Stripe, the company that competes against the likes of PayPal by letting businesses add payment services into their apps and websites with a few lines of code, is today launching a new directory that plays into its bigger ambition to position itself as not just a payment tech startup, but a wider platform for business services.
Works With Stripe, as the new directory is called, brings together some 300 apps that integrate with Stripe, so that the hundreds of thousands of businesses that are already using Stripe in their services can in turn use these other apps to query and analyse that data.
Works With Stripe will include services like Slack, where you can configure the service to give you notifications for transactions as they happen; Card Flight card readers to integrate these with your own iOS or Android apps; Xero to link Stripe transactions with your accounting and payroll accounts; Taxjar for tax calculations; Control for business analytics; Shippo for shipping services; and more.
The idea with the new directory is twofold: First, it steers companies to discover more services to build around their Stripe payments, which further locks in those customers to Stripe to keep them from churning away to another payment provider. (With Stripe taking a small transaction fee for each payment, it needs scale to boost its revenues.) Second, it lays the groundwork for more third-party companies to integrate with Stripe for other services: providing a way to discover them will send those third parties more business. Listing in the directory is free, but use of those services will depend on their own pricing models.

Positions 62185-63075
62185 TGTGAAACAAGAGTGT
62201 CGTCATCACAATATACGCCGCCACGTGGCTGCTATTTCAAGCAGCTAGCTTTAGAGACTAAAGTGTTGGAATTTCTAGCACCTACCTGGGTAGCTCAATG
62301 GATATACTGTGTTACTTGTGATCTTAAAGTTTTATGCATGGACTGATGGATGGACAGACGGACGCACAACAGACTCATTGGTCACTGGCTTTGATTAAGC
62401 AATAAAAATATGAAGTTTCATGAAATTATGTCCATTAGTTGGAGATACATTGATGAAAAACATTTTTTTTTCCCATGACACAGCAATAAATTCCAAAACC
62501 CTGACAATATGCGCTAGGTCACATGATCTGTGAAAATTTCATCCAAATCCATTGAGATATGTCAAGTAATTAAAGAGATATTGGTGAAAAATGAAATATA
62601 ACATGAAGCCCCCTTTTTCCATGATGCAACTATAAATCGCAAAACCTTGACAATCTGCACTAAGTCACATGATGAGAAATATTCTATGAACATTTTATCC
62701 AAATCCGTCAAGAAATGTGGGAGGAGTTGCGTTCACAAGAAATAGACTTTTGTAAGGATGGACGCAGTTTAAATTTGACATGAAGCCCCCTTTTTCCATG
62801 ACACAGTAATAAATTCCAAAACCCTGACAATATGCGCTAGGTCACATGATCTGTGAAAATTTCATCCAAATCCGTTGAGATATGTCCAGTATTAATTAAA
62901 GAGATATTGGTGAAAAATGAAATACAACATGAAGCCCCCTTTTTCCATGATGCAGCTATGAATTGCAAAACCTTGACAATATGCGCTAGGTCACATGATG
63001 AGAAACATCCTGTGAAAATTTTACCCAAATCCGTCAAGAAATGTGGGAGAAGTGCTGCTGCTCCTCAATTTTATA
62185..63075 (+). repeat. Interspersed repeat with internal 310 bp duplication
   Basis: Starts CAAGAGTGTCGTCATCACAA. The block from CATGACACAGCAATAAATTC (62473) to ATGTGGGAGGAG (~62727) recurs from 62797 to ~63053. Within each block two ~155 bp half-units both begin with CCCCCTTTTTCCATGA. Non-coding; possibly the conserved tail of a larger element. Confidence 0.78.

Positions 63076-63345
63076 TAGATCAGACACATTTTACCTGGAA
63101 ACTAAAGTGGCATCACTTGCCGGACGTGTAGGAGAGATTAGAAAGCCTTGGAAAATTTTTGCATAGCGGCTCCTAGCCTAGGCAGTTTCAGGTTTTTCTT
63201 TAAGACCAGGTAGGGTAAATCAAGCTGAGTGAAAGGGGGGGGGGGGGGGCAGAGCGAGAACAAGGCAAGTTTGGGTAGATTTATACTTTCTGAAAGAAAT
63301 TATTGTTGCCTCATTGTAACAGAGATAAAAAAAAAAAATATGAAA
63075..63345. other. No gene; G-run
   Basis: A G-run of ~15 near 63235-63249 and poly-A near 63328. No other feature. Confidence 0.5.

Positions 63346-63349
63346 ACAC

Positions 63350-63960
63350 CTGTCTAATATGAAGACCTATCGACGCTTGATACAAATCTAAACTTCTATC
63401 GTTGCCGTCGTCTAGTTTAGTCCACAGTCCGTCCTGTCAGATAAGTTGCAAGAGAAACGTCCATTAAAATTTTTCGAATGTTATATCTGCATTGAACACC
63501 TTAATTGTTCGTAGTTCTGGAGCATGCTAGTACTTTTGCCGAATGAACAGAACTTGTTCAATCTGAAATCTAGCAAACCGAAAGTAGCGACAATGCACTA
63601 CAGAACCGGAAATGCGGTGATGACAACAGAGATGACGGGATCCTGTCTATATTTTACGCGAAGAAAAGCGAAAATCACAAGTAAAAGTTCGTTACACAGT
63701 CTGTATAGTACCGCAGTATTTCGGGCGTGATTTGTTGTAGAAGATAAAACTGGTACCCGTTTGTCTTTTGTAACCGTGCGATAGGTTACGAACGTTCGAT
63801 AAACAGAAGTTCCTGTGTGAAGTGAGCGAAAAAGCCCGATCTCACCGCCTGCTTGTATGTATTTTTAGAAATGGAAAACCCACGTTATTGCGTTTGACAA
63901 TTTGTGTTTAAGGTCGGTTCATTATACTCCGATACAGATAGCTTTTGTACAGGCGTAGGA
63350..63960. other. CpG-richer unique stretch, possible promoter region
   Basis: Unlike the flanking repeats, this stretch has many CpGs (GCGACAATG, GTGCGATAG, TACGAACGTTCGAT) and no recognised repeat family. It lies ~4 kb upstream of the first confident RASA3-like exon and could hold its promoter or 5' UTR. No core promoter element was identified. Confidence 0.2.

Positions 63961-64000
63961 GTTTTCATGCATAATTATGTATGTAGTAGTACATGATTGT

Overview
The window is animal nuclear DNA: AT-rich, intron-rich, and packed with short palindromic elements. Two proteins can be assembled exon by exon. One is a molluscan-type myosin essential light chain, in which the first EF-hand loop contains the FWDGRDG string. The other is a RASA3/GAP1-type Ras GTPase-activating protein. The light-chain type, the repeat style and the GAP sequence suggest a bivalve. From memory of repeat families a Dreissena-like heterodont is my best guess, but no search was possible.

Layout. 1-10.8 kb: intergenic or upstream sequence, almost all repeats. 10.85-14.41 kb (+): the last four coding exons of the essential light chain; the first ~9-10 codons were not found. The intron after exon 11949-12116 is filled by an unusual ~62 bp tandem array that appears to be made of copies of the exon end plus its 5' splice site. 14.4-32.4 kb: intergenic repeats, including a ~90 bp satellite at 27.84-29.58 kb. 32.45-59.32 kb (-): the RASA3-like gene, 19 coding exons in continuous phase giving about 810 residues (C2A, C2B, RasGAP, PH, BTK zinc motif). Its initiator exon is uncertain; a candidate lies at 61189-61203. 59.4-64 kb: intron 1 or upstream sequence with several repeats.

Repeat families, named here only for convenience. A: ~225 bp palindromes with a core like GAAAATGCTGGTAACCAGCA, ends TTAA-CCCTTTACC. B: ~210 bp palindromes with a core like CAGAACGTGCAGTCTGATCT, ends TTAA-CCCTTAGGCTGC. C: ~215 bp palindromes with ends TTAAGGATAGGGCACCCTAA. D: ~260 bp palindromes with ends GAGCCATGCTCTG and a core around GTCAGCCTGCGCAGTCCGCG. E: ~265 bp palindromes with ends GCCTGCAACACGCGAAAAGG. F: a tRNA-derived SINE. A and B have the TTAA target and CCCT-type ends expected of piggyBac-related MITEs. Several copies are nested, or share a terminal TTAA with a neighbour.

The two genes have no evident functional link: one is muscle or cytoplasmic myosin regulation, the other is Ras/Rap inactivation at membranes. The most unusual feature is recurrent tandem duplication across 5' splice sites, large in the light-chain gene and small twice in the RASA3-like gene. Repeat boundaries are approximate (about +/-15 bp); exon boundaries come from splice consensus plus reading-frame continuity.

Listing the apps that work with a particular platform or service a route that other startups like Slack but also larger companies like AWS and Salesforce have also taken to encourage growth within their ecosystems.
Stripe says that it will kick off the directory by featuring the currently most popular integrations as well as highlight some of the more interesting new ones — a sign of how Stripe is not only enabling more linkage between its customers and those apps, but also analysing just how its platform and the data passing through it gets used.
Those analytics could help Stripe shape its own in-house products, but it could also provide guidance for another end. As Stripe — which has raised around $300 million and is valued at around $5 billion — gears up for whatever might be next in its development as a company, those analytics not only demonstrate that Stripe is a valuable transactional machine, but also a potential lynchpin for all things business data-related.